May 31, 2011

Fresh Fava Beans with Pecorino Romano

Tonight we ate our very own fava beans- and they were delicious! Remember the tiny little plants I was telling you about on the patio about two months ago? They've since grown to about four feet high and have started producing bean pods! I was curious if they would taste differently than fava beans from the store, so I did a taste test. While the fava beans from the store were lovely, I did notice that mine tasted sweeter, and less bitter. This dish is fresh and delicious and you can make it very, very quickly.

Fava beans require a little extra step to remove the outer shell of the individual beans. First, open the bean pods and remove the beans. On the stove, bring some water to a boil. Get a small bowl ready with ice water, that's where you'll put the fava beans after they've boiled for just a minute. Once the water is boiling, add the fava beans and boil for just one minute- remove and place in the ice water. The ice water serves two purposes, actually, the first is that it halts the cooking, the second is that it will make you able to touch them faster. You can just use gentle pressure and your fingernail to pierce the outside of the individual beans, the outer skin will come off easily. The lovely green interior beans are your prize!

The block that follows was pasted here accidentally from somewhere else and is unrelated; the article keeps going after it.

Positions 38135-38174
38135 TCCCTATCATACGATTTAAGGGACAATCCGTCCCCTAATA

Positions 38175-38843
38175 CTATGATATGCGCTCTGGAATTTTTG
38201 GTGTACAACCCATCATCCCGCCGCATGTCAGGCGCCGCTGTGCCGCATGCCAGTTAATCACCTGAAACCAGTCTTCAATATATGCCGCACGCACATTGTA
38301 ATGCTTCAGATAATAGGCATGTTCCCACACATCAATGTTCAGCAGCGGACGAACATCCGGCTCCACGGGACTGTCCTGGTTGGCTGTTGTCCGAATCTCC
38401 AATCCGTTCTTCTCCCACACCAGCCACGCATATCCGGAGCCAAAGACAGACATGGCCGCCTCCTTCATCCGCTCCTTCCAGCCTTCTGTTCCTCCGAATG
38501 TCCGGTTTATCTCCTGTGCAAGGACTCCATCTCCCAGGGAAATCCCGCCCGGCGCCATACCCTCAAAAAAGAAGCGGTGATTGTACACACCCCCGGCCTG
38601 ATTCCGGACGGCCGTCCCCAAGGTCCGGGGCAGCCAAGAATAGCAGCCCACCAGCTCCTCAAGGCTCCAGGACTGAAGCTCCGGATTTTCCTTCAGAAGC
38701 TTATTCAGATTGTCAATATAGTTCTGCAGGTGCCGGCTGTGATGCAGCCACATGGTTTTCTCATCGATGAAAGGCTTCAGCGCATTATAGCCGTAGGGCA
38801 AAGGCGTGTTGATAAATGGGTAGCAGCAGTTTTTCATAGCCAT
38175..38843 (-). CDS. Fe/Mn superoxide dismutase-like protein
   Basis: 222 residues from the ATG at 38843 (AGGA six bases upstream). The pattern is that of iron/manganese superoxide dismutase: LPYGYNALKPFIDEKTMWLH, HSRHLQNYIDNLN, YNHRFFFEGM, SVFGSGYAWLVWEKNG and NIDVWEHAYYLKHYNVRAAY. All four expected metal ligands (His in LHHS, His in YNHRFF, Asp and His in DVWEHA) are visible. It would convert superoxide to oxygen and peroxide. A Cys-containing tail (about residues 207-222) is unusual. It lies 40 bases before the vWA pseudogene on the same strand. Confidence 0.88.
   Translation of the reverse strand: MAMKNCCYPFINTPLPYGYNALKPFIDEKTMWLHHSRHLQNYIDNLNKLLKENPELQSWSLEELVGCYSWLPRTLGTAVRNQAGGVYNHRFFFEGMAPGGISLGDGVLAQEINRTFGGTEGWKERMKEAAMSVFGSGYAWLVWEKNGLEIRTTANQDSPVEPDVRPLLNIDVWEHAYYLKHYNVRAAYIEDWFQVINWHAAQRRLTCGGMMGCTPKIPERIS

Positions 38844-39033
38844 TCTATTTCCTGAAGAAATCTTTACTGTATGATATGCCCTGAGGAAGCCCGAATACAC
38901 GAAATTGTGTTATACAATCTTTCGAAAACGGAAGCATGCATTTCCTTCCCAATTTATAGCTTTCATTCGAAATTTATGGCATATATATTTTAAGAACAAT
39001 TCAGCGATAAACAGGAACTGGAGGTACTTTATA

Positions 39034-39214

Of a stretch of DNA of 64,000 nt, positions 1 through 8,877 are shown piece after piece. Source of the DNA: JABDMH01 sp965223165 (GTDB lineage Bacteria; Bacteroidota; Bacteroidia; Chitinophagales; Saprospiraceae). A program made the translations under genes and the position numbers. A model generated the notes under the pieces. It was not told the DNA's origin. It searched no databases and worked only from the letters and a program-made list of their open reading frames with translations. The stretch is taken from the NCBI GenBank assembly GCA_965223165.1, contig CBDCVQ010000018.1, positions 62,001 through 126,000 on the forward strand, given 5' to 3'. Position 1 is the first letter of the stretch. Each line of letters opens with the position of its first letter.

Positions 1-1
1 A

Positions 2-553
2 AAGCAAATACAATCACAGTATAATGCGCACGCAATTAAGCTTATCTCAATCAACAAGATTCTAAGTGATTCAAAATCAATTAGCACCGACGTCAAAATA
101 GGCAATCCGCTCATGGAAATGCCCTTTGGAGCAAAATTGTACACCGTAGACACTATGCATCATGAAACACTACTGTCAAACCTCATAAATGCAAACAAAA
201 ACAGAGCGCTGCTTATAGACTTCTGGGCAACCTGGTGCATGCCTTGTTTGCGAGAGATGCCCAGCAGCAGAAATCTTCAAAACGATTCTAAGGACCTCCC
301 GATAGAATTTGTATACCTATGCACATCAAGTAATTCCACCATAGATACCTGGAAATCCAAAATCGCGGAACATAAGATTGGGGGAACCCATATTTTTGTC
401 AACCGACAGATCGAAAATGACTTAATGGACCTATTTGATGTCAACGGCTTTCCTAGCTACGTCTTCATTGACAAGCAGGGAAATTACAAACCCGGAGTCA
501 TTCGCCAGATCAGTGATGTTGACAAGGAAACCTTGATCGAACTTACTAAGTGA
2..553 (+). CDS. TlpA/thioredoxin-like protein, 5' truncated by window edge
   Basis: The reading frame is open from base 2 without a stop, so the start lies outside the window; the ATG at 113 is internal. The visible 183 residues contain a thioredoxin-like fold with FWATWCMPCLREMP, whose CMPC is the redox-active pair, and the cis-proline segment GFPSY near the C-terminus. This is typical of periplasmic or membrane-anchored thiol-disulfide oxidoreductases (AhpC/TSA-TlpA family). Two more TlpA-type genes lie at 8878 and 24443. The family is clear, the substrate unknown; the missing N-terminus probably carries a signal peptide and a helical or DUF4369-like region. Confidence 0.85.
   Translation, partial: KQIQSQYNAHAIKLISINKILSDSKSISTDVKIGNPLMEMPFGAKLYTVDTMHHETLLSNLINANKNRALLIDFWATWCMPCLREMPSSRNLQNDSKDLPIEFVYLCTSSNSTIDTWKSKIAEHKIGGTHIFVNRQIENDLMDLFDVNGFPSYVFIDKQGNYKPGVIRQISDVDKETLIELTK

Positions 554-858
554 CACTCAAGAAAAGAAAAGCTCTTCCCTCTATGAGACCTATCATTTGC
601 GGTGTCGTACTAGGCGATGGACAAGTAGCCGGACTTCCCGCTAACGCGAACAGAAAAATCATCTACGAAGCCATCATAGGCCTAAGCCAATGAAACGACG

Place small portions of the prepared fava beans on a small plate. Serve with small chunks of pecorino romano, top with a grind or two of white or black pepper, and a small drizzle of olive oil. This can be a small appetizer, an accompaniment to wine, or the topping of a salad. You'll probably notice that the fava beans have a lovely peppery aroma and taste. Enjoy!



These fava beans were really, really easy to grow! They didn't seem to mind in April when it was still chilly at night and they seem to be withstanding the 90+ degree weather alright. They do not get full sun, though, more like 6 hours of direct sun.

1 comment:

raquel.erecipe said...

you have a cute sprout in my place I tried to plant some green vegetable such as bitter gourd.